1st year probationers, 17 supply ministers,
6 applicants for admission to Conference,
2 candidates for deacons and elders and
5 applicants for confirmation as Confer-
ence stewarts.
New Advertisements.
..Gen. James A. Beaver.
....Abram Hamilton.
M. W. Cowdrick
ANTED AT ONCE.—5000 1st
/ and 2nd classoak ties. For speci-
on fications &c., call on or address
...Thomas Donachy. THOS. A. SHOEMAKER, Supt.
Col. W. H. Wilkinson.
essessseronnen «eee. Distant.
Mrs. Louisa Hoy.
Abram Hamilton.
rE C. M. Bower.
urchased this day at Sheriff Sale,
old affects of L. C. Bullock. I here-
by notify all persons not to meddle or in any
way molest or remove the same.
Julian, Pa., Feb. 10, 93.
Pine Grove Mentions.
Sleighing is good in the fields
..w. T. Twitmire.
Now its papa Martin on the 22ult a bouncing DANIEL Rv, 83
boy put in his appearance and his name is to
to be George Washington.
Cards are out announcing the marriage of
Miss Rachel Meek daughter of D. H, Meek
of Altoona to Mr. Taylor of that city.
HH .Schroyer.
Gaylor Morrison.
WOOD WANTED.—The highest
rice will be paid for good hickory an
andle wood at the Mountain Eagle Handle
Write for dimensions and prices.
J. B.LEATHERS, Proprietor,
Gaylor Morrison.
W. A. Tanyer one of our prominent Demo-
crats has a sheriff bee buzzing in his head and
is, this week, interviewing his political friends
about Philipsburg.
About the usual amount of public sales are
billed for this spring D. W. Miller near Fair-
brook will offer his entire stock of fine Hol
stein, horses, sheep and farm implements o!
James damiliton.
Col. J. L.. Spangler.
cern Fu. W, Crider.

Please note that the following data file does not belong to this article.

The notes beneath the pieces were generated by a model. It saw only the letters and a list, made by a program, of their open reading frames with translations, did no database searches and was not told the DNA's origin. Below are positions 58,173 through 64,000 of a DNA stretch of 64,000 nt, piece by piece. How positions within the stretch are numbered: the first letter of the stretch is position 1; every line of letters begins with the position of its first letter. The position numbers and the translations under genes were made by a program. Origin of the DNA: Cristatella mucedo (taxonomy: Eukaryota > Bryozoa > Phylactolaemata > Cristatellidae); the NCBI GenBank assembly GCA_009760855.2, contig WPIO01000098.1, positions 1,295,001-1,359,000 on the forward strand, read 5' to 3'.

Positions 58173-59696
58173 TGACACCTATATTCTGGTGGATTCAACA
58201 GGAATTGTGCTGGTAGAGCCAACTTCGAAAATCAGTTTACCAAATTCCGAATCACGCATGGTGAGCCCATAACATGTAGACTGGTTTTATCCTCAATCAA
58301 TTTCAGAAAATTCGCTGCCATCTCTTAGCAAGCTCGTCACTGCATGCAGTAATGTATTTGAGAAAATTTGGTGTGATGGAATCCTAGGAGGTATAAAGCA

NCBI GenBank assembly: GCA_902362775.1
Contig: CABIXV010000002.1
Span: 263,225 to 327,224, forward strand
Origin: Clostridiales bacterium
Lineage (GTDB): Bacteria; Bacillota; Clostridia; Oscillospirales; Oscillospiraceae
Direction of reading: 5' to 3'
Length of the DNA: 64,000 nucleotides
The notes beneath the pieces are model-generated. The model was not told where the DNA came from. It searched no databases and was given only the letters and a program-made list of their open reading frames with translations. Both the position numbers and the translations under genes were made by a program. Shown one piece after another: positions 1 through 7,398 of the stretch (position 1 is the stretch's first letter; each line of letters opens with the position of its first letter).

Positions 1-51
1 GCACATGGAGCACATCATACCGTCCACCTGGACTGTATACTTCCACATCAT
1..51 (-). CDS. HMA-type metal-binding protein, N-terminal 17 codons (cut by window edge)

Creighton Samuel.
Creveling S. A...
Fruit, shade and evergreen trees and
grapevines. A general assortment, and espe-
! cially of apple trees, being of stout size and
' thrifty growth and of approved varieties. Price
lists farnished on application.
Fleming P. O., Pa.
“The Bailey ille store has changed hands, the |
room ig being repaired and when completed
will present a cosy appearance.
will be conducted in the firm’s name Reynolds |
& Irvin both young men and worthy of pat-
Crosthwaite M. P..
...Chillon K. Krider.
Deuvor J. D. W.
Deavor W. 1.8..
Donahue John. AUTION.—Having purchased at
Sheriff Sale on the 23rd of January,
1893, all the personal property of Adam Krum-
rine, Potter township, notice is hereby given
to all persons, not tomeadle or interfere with
the same, as it belongs to me and is loaned
#Eckersley James". him during my pleasure.
Mr. Charles Swartz of Tu <e yville accom.
panied by his bride made a
through this section and enjoyed - e hospital-
ity of Mr. and Mrs. D. G. Meek, bef» taking
up their residence at Bellwood where Mr-
Swarlz will engage in the merchantile busi-
. Fred Reynolds.
ARM TO RENT.—Situated in